15 Aralık 2021

Dom'da gezinme

DOM, elementler ve içerikleri ile her şeyi yapmamıza izin verir, ancak önce ilgili DOM nesnesine ulaşmamız gerekir.

DOM üzerindeki tüm işlemler document nesnesiyle başlar. Bu nesneden herhangi bir düğüme erişebiliriz.

DOM düğümleri arasında dolaşmaya izin veren bağlantıların bir görüntüsü:

Bunlara daha ayrıntılı değinelim.

Üstte: documentElement ve body

En üstteki ağaç düğümleri doğrudan document özellikleri olarak kullanılabilir:

<html> = document.documentElement
En üstteki belge düğümü document.documentElement'tir. Bu, <html> etiketinin DOM düğümüdür.
<body> = document.body
Yaygın olarak kullanılan başka bir DOM düğümü, <body> elementidir – document.body.
<head> = document.head
<head> etiketi document.head olarak mevcuttur.
Bir yakalama var: document.body, null olabilir.

Bir komut dosyası (script), çalışma anında mevcut olmayan bir öğeye erişemez.

Özellikle, bir komut dosyası <head> içindeyse, tarayıcı henüz okumadığı için document.body kullanılamaz.

Bu nedenle, aşağıdaki örnekte ilk alert null gösterir:


    alert( "From HEAD: " + document.body ); // null, there's no <body> yet


    alert( "From BODY: " + document.body ); // HTMLBodyElement, now it exists

In the DOM world null means “doesn’t exist”

In the DOM, the null value means “doesn’t exist” or “no such node”.

Children: childNodes, firstChild, lastChild

There are two terms that we’ll use from now on:

  • Child nodes (or children) – elements that are direct children. In other words, they are nested exactly in the given one. For instance, <head> and <body> are children of <html> element.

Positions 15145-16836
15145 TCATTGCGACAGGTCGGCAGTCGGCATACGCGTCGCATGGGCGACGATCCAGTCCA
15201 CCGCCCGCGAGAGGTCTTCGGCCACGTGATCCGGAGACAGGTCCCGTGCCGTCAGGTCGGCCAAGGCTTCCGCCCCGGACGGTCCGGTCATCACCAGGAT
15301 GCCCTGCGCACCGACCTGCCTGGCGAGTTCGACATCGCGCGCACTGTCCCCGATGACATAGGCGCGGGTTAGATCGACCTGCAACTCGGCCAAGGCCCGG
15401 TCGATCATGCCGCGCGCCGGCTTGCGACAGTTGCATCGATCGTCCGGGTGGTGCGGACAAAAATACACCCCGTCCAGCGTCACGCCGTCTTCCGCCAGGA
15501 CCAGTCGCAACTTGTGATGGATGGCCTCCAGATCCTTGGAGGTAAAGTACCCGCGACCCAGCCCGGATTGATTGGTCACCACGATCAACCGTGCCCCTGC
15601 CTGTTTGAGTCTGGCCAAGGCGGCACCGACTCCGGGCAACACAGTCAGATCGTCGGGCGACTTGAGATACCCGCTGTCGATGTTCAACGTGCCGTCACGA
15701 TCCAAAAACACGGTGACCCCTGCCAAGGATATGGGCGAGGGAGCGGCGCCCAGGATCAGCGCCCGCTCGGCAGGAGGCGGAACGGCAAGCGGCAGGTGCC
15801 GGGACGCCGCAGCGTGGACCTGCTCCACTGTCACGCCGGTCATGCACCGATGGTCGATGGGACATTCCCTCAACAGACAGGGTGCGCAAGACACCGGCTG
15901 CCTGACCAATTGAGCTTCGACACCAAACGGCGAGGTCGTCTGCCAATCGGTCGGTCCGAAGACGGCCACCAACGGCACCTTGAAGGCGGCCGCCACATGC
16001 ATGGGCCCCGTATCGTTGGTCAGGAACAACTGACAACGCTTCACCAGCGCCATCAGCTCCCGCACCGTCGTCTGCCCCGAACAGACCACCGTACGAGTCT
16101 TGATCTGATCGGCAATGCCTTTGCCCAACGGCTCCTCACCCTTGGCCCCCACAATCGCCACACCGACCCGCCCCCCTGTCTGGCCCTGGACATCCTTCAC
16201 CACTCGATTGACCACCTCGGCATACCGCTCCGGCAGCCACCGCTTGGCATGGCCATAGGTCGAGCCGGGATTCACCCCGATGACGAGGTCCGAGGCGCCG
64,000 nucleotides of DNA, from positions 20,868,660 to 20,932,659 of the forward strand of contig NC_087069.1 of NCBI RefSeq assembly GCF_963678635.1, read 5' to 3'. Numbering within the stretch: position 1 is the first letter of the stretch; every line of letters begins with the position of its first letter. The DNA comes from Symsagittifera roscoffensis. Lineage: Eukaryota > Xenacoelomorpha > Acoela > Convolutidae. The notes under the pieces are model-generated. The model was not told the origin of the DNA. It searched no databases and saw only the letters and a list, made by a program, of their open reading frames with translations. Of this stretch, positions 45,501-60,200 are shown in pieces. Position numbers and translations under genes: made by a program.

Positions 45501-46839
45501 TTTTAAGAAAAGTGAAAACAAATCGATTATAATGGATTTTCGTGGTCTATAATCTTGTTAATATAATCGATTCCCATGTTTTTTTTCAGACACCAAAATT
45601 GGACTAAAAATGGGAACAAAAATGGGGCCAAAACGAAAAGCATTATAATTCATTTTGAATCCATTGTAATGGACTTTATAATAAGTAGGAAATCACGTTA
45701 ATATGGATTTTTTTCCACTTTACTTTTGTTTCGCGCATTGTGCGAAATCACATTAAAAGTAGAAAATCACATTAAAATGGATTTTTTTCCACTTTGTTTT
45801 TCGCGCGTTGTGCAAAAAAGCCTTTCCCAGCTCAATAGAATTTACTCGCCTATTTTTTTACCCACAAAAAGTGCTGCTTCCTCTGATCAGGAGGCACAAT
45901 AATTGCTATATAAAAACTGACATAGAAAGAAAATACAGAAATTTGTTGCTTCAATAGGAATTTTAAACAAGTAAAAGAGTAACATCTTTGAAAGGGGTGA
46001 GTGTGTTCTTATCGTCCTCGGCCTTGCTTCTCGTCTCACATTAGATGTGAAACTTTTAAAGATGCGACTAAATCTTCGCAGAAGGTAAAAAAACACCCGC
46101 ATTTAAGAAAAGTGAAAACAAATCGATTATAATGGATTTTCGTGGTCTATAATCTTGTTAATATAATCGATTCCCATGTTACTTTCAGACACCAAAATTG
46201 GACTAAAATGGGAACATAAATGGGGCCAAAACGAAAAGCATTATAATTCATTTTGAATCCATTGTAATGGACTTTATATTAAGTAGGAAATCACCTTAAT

• Descendants – all elements that are nested in the given one, including children, their children and so on.

For instance, here <body> has children <div> and <ul> (and few blank text nodes):



…And all descendants of <body> are not only direct children <div>, <ul> but also more deeply nested elements, such as <li> (a child of <ul>) and <b> (a child of <li>) – the entire subtree.

The childNodes collection provides access to all child nodes, including text nodes.

The example below shows children of document.body:




    for (let i = 0; i < document.body.childNodes.length; i++) {
      alert( document.body.childNodes[i] ); // Text, DIV, Text, UL, ..., SCRIPT
  ...more stuff...

Please note an interesting detail here. If we run the example above, the last element shown is <script>. In fact, the document has more stuff below, but at the moment of the script execution the browser did not read it yet, so the script doesn’t see it.

Properties firstChild and lastChild give fast access to the first and last children.